Studies of the IMO’s video database by Sirko Molau and Juergen Rendtel has revealed a radiant active in Lynx this time of year. Earlier visual observations of this activity placed the radiant in eastern Auriga. Therefore the radiant is known as the Psi Aurigids (PSA). This radiant is active from October 8-18, with maximum activity occurring on the 12th. The radiant drift is not well established as positions jump around quite a bit during its ten day activity period. At maximum the radiant is located at 07:36 (114) +47. This position lies in a remote area of central Lynx. The nearest bright star is second magnitude Castor (Alpha Geminorum), which lies fifteen degrees to the south. This is a weak display and even at maximum activity rates would most likely be less than one shower member per hour, no matter you location. With an entry velocity of 68 km/sec., most activity from this radiant would be swift.

As seen from the mid-northern hemisphere (45N) one would expect to see approximately six sporadic meteors per hour during the last hour before dawn as seen from rural observing sites. Evening rates would be near three per hour. As seen from the mid-southern hemisphere (45S), morning rates would be near three per hour as seen from rural observing sites and two per hour during the evening hours. Locations between these two extremes would see activity between the listed figures. Rates during the morning hours are reduced due to interfering moonlight.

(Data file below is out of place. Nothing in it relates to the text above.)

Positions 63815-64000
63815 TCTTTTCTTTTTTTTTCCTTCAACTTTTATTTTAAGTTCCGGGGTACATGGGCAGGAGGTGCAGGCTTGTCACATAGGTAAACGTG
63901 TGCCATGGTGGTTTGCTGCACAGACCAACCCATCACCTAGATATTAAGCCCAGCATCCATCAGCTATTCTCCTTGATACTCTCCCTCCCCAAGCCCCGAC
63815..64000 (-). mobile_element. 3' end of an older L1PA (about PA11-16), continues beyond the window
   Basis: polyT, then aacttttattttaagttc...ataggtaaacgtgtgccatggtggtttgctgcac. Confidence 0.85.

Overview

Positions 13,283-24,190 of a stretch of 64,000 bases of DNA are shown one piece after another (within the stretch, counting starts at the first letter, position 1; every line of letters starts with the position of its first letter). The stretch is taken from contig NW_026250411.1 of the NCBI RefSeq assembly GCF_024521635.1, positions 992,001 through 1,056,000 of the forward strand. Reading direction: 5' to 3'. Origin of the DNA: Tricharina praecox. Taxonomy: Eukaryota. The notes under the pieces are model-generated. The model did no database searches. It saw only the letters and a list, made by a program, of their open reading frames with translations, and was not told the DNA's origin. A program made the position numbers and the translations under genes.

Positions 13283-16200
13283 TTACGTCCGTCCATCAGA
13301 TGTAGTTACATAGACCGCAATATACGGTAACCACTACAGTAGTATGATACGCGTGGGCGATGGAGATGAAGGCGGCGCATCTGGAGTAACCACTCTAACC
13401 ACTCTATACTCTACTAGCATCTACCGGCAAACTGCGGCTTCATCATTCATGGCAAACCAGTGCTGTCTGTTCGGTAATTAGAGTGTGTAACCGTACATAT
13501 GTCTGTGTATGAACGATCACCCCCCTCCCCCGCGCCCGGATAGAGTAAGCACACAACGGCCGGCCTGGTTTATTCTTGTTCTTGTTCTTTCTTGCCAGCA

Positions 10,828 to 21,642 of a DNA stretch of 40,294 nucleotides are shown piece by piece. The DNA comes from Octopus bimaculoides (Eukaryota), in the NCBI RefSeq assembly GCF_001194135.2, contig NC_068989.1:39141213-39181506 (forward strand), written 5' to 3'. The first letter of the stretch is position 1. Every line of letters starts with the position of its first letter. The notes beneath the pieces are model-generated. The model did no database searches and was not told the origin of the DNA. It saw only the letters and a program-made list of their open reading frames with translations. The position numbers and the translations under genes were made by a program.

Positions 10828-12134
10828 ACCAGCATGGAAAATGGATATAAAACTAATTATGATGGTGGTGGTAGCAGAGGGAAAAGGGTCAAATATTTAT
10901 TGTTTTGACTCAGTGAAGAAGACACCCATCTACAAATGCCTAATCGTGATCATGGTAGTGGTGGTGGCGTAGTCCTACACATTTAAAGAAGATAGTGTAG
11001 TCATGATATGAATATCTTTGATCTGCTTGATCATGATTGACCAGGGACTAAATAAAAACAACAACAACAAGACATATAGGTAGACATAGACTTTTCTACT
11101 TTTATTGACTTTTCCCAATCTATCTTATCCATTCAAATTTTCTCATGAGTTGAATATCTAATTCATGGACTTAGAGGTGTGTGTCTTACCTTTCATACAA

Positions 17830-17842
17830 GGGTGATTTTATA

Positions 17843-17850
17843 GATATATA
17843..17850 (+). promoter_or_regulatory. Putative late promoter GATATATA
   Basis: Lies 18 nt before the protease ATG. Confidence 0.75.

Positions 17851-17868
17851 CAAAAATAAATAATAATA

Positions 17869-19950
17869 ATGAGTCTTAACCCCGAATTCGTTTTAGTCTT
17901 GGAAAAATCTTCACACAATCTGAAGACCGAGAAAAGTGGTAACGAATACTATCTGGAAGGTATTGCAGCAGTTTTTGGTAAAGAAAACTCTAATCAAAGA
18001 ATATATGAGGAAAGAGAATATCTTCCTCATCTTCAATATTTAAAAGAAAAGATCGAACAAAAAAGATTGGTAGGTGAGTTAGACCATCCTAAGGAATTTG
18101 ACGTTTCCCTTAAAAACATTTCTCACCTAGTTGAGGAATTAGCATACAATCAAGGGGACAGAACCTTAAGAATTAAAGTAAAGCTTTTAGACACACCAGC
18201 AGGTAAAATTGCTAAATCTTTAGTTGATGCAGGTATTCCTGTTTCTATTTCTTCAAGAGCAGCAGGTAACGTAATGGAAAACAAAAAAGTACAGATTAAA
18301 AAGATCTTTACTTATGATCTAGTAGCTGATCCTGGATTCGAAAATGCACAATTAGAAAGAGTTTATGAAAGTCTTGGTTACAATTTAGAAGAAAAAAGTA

The table below presents a condensed version of the expected activity this week. Rates and positions are exact for Saturday night/Sunday morning .

RA (RA in Deg.) DEC Km/Sec Local Daylight Time North-South
October Camelopardalids (OCT) Oct 05 11:12 (168) +79 44 12:00 2 – <1 IV
October Draconids (GIA) Oct 08 17:28 (262) +54 19 17:00 <1 – <1 III
Southern Taurids (STA) Oct 09 02:00 (030) +08 29 02:00 3 – 3 II
Orionids (ORI) Oct 22 05:38 (084) +16 67 06:00 2 – 2 I
Epsilon Geminids (EGE) Oct 15 06:08 (092) +29 70 07:00 1 – <1 II
Psi Aurigids (PSA) Oct 12 07:36 (114) +47 68 08:00 <1 – <1 IV


One comment

  • greg augustine 3 years ago

    On Friday Oct 12, around 9pm I arrived at Pope Army Air Field in North Carolina. We witnessed a large green fireball streaking downward and heading approx. to the North East. It was large and bright enough that the guy I was with initally thought it was a jet on fire and going down.

    Reply to greg

Leave a Reply

Your email address will not be published. Required fields are marked *